Policy Process Paper Background

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Historical Timeline December 2004 – August 28, 2005 November 23, – National– Hurricane 1988 Response Plan Stafford Act Katrina July 2006 – New Orleans Assisted Evacuation Plan June 2007 – Stafford Act Revised January 2008 June 2009 – July 2009 – – National Virginia Louisiana Response Hurricane Emergency Framework Response Operations Plan updated Plan updated The historic evolution of transportation of the carless population during hurricane evacuations really starts with Hurricane Katrina. B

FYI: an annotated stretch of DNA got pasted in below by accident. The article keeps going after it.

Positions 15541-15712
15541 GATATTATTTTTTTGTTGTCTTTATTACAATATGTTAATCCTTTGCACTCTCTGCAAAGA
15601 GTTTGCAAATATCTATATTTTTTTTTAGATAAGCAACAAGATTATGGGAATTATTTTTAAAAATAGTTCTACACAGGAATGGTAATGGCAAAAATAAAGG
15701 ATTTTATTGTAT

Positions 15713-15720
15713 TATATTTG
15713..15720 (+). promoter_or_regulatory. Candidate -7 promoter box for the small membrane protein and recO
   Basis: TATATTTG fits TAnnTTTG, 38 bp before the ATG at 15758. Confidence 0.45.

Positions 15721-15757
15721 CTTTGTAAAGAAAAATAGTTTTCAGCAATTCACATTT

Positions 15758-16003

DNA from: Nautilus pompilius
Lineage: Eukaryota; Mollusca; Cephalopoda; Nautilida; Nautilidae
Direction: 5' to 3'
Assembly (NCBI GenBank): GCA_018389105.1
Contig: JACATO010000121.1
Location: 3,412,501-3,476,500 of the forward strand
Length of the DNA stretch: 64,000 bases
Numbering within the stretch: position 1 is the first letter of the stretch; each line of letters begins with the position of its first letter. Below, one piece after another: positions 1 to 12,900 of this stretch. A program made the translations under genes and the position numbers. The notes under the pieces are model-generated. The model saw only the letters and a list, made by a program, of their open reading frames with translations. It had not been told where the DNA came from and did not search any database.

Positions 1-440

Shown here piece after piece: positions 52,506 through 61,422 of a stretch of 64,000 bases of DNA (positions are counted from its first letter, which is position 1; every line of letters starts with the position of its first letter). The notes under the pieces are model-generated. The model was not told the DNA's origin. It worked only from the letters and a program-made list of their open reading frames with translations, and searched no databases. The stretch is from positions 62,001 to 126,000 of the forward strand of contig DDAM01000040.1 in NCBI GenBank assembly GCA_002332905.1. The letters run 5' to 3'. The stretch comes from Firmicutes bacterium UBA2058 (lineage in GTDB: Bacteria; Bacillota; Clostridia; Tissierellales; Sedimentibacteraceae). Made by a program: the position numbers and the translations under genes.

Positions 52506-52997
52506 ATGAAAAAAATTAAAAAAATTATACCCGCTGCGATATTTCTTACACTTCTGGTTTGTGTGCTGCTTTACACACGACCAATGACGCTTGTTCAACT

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  Historical TimelineThe historic evolution of transportation of the carless population during hurricaneevacuations really starts with Hurricane Katrina. Before that disaster, there were statutes,such as the srcinal Stafford Act, providing transportation for these high risk and needy populations, but the need was highlighted in the wake of Katrina. There was really no plan for evacuation of those without cars. As a professor at the University of NewOrleans reported, “A few minutes later, the [radio] station announced that all residentswithout the ability to leave must go to the Superdome for shelter, this was their plan for the carless,” (Renne, 2005). As it can be seen, this Category 4 hurricane was what really put transportation needs on the agenda for many states and localities, includingLouisiana, Virginia, New Orleans, and Virginia Beach. November 23,1988 –Stafford ActDecember 2004 –NationalResponse PlanAugust 28, 2005– HurricaneKatrina July 2006 –New OrleansAssistedEvacuationPlan June 2007 –Stafford ActRevised January 2008– NationalResponseFramework June 2009 –VirginiaHurricaneResponsePlan updated July 2009 –LouisianaEmergencyOperationsPlan updated  The Stafford Act, as amended in 2007, identifies the need to providetransportation for those that require it in the event of an evacuation. It says that states andlocalities need to identify transportation modes during disasters and coordinate plans toevacuate all people (FEMA, 2007). So while the federal government saw the need for increased cooperation, it has passed the duty to make these plans to states and localities.Both Louisiana and Virginia also changed their plans and laws in response toKatrina. Virginia, in its Hurricane Response Plan, says that plans are under developmentwith localities to provide for transportation of the carless population (VDEM, 2009, p.71). This means that the problem is on the agenda and a solution is being worked on, butit is still evolving. Louisiana also has addressed this need in its Emergency OperationsPlan, saying that transportation for at risk populations needs to be mobilized (GOHSEP,2009, p. ESF 1-1).Cities also saw the need for plans after Hurricane Katrina. Virginia Beach doesnot have a clear plan in place to address the needs of the carless populations. NewOrleans, on the other hand, has a plan that is a little more developed. It has a CityAssisted Evacuation Plan that aims to help people who cannot self-evacuate get out in theevent of a disaster (City of New Orleans, 2006). It was last updated in 2006, so it waslikely updated as a result of Katrina.There have also been reports addressing the needs of the carless population thatcame about after Hurricane Katrina. These include the  National Study on Carless and Special Needs Evacuation Planning: A Literature Review . Reports, like this one, werewritten as a direct result of Katrina. That disaster showed how vulnerable the carless population still is and why lawmakers need to take steps to help. The timeline for this   problem really starts with Katrina, but is still being tweaked and improved. New Orleans Office of Emergency Preparedness. (2006). City Assisted Evacuation Plan.  New Orleans, LA: The City of New OrleansFederal Emergency Management Agency. (2007).  Robert T. Stafford Disaster Relief and Emergency Assistance Act. (FEMA 592). Washington, D.C.Louisiana Governor’s Office of Homeland Security and Emergency Preparedness.(2009). State of Louisiana Emergency Operations Plan . Baton Rouge, LA:Louisiana Governor’s Office of Homeland Security and Emergency Preparedness.Renne, John. (2005, September 6). Car-less in the eye of Katrina.  Planetizen. Retrievedfrom http://www.planetizen.com/node/17255Virginia Department of Emergency Management. (2009).  Emergency Operations Plan: Hurricane Response Plan (Volume V, Incident Annex 3). Richmond, VA:Virginia Department of Emergency Management.
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